The Living Rite column explores what you will see, hear, taste, touch or smell while at church this weekend.
We all have had these “aha” moments in our lives when suddenly, things seem more clear. There is a transformation from a previous thinking or a life-changing experience. The Gospel today was one of those moments when Peter, James and his brother, John, travelled to that high mountain and experienced the Transfiguration of Christ. They saw, more clearly, that their belief in Jesus as the Messiah was well-placed, and they became even stronger disciples because of it.
Can you think of a time when that happened to you? I had such an experience when our little daughter was dying from brain cancer many years ago. We had to make the decision whether to prolong her life with more chemical treatments or come to grips with the fact that there really was no more the doctors could do for her.
I went to bed that evening with heavy shoulders and a broken heart. However, what surprised me was that, when I awoke the next day, I felt light as air. It was as if the angels were carrying me to that next dimension where I could understand, and more importantly, accept the situation and know it was in God’s hands. I cannot explain in words how that felt. My daughter was dying and I was giddy with faith that she was soon to experience what we all pray for: everlasting life in heaven. I would not have to worry anymore. I truly felt the Divine Presence and I have ever since.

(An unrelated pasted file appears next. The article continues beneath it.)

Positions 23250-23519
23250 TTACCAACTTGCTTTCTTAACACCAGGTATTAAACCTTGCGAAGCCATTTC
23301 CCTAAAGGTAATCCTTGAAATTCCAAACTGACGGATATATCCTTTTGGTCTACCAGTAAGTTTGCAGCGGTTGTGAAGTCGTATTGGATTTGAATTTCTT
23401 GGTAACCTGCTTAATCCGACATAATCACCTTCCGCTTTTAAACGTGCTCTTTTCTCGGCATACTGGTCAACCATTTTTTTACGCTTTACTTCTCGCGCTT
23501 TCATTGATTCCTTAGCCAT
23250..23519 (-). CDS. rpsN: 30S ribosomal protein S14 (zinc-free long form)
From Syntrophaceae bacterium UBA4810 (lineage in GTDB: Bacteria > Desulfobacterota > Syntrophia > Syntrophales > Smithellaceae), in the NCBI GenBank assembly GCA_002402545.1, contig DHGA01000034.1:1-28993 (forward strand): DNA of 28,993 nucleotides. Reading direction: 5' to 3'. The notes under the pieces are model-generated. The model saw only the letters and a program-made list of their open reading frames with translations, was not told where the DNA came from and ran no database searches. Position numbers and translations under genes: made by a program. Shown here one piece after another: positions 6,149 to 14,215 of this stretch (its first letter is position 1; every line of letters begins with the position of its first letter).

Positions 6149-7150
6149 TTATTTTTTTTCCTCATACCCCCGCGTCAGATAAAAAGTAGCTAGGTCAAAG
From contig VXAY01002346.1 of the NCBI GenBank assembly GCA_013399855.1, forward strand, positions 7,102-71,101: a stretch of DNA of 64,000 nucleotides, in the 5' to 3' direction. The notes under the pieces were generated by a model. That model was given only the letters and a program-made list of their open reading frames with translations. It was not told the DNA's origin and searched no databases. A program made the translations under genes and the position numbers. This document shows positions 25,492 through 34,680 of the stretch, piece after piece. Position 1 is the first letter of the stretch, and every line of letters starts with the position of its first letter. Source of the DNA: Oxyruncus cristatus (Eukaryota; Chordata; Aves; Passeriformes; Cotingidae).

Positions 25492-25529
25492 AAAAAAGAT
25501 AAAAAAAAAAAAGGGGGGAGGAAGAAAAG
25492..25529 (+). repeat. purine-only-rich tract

Transformation comes in many ways and in many circumstances, not just with end-of-life issues. Look around your church this weekend. Do you know of anyone who is going through a tough deal in life? Is there something you can do to alleviate the burdens they may be dealing with?
Maybe your personal burden is heavy. When was the last time you went to confession? Unloading all the guilt or trepidation about where your life is headed on earth can be very uplifting. That, too, is transformative.
Do you have talents or ideas that would be beneficial for the life of your parish? Volunteering to help with anything from church cleaning, to committee work, to assisting the needy can all be experiences that will change your life forever.
What also surprises me is, even though I may have heard a particular Scripture passage at Mass many times, it suddenly hits me that I have never understood it until now. Has that ever happened to you? That, too, is a “transfiguration.”
So the next time you come to worship, take stock of your surroundings, engage with people around you and then truly listen to the Scriptures and homily. Let it become a transformative experience, one that truly makes you change direction.
Wettstein is a volunteer choir director and former director of music and liturgy at Good Shepherd Parish, Chilton.